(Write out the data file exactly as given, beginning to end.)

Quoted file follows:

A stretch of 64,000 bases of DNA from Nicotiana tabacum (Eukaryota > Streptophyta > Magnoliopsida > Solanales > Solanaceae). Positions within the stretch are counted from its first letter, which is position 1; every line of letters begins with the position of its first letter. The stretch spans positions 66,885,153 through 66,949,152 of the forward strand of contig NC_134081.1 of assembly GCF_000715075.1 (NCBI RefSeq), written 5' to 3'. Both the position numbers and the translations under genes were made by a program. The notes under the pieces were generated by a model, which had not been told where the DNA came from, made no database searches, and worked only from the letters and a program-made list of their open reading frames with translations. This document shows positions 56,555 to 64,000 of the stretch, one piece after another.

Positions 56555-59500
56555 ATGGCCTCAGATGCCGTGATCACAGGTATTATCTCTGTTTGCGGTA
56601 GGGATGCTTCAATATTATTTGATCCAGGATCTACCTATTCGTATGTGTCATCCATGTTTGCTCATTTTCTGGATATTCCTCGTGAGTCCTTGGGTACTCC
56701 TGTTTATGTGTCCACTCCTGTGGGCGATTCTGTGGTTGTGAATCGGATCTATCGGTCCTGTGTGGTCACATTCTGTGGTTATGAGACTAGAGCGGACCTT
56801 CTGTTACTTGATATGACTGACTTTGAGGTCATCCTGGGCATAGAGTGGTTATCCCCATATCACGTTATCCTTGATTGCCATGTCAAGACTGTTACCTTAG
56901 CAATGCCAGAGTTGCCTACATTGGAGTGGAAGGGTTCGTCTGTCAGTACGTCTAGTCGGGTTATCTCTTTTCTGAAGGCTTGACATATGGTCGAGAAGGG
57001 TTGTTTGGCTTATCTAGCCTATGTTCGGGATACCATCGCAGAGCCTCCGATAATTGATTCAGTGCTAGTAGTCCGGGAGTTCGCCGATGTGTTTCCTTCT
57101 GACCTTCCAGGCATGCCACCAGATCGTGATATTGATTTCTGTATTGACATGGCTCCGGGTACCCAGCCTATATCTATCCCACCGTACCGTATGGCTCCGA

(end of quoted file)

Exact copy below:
A stretch of 64,000 bases of DNA from Nicotiana tabacum (Eukaryota > Streptophyta > Magnoliopsida > Solanales > Solanaceae). Positions within the stretch are counted from its first letter, which is position 1; every line of letters begins with the position of its first letter. The stretch spans positions 66,885,153 through 66,949,152 of the forward strand of contig NC_134081.1 of assembly GCF_000715075.1 (NCBI RefSeq), written 5' to 3'. Both the position numbers and the translations under genes were made by a program. The notes under the pieces were generated by a model, which had not been told where the DNA came from, made no database searches, and worked only from the letters and a program-made list of their open reading frames with translations. This document shows positions 56,555 to 64,000 of the stretch, one piece after another.

Positions 56555-59500
56555 ATGGCCTCAGATGCCGTGATCACAGGTATTATCTCTGTTTGCGGTA
56601 GGGATGCTTCAATATTATTTGATCCAGGATCTACCTATTCGTATGTGTCATCCATGTTTGCTCATTTTCTGGATATTCCTCGTGAGTCCTTGGGTACTCC
56701 TGTTTATGTGTCCACTCCTGTGGGCGATTCTGTGGTTGTGAATCGGATCTATCGGTCCTGTGTGGTCACATTCTGTGGTTATGAGACTAGAGCGGACCTT
56801 CTGTTACTTGATATGACTGACTTTGAGGTCATCCTGGGCATAGAGTGGTTATCCCCATATCACGTTATCCTTGATTGCCATGTCAAGACTGTTACCTTAG
56901 CAATGCCAGAGTTGCCTACATTGGAGTGGAAGGGTTCGTCTGTCAGTACGTCTAGTCGGGTTATCTCTTTTCTGAAGGCTTGACATATGGTCGAGAAGGG
57001 TTGTTTGGCTTATCTAGCCTATGTTCGGGATACCATCGCAGAGCCTCCGATAATTGATTCAGTGCTAGTAGTCCGGGAGTTCGCCGATGTGTTTCCTTCT
57101 GACCTTCCAGGCATGCCACCAGATCGTGATATTGATTTCTGTATTGACATGGCTCCGGGTACCCAGCCTATATCTATCCCACCGTACCGTATGGCTCCGA